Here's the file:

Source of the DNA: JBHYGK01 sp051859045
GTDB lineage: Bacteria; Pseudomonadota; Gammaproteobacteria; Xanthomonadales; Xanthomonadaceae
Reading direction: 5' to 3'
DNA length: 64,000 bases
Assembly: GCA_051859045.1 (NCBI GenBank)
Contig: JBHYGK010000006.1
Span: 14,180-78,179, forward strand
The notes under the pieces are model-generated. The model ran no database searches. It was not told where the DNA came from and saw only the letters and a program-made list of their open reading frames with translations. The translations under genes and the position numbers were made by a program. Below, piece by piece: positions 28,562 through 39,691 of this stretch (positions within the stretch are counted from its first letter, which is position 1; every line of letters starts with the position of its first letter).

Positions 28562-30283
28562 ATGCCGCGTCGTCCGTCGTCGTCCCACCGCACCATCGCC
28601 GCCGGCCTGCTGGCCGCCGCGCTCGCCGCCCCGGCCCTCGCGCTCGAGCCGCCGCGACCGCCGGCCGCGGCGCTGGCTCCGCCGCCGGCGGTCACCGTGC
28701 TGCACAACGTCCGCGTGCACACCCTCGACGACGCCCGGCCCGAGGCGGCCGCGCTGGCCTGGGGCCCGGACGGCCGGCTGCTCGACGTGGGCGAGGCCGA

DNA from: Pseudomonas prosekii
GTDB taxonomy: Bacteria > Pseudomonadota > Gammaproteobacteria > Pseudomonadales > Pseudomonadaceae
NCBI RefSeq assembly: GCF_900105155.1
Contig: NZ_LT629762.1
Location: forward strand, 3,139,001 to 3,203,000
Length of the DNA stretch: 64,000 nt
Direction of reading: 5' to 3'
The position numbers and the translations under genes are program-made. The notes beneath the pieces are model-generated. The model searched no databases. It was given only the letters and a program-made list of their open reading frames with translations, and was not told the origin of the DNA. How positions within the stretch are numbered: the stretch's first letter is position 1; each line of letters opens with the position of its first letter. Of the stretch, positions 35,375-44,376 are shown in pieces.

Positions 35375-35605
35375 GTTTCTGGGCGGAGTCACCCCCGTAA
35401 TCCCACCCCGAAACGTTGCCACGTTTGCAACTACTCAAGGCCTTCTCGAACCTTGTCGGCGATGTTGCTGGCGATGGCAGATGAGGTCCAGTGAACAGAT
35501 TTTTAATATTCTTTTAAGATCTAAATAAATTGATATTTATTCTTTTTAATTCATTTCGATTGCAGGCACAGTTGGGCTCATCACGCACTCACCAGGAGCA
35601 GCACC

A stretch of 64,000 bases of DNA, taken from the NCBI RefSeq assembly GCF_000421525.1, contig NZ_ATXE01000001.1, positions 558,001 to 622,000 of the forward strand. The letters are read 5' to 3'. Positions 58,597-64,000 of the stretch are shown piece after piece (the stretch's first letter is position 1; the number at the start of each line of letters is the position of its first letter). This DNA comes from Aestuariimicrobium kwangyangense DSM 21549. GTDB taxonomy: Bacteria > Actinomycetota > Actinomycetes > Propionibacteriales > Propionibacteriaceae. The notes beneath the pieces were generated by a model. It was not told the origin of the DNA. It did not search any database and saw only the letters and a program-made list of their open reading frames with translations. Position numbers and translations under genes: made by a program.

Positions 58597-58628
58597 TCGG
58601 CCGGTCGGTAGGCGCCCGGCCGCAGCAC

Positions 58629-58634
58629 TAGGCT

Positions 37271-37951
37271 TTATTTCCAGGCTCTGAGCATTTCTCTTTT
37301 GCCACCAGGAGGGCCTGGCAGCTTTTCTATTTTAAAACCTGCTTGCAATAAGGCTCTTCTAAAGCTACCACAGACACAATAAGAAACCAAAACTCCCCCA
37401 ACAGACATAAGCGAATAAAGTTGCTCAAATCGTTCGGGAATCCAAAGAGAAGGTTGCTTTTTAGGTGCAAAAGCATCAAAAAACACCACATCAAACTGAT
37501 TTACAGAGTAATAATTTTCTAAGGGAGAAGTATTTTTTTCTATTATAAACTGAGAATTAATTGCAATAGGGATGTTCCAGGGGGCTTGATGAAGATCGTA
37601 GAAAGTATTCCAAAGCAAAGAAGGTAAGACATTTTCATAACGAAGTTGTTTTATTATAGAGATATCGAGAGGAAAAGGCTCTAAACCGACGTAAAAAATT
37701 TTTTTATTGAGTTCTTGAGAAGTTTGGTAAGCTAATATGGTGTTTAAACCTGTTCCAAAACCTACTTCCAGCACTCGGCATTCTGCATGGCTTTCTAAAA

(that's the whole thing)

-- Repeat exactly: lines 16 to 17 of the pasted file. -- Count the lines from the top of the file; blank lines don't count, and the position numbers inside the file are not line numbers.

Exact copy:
Contig: NZ_LT629762.1
Location: forward strand, 3,139,001 to 3,203,000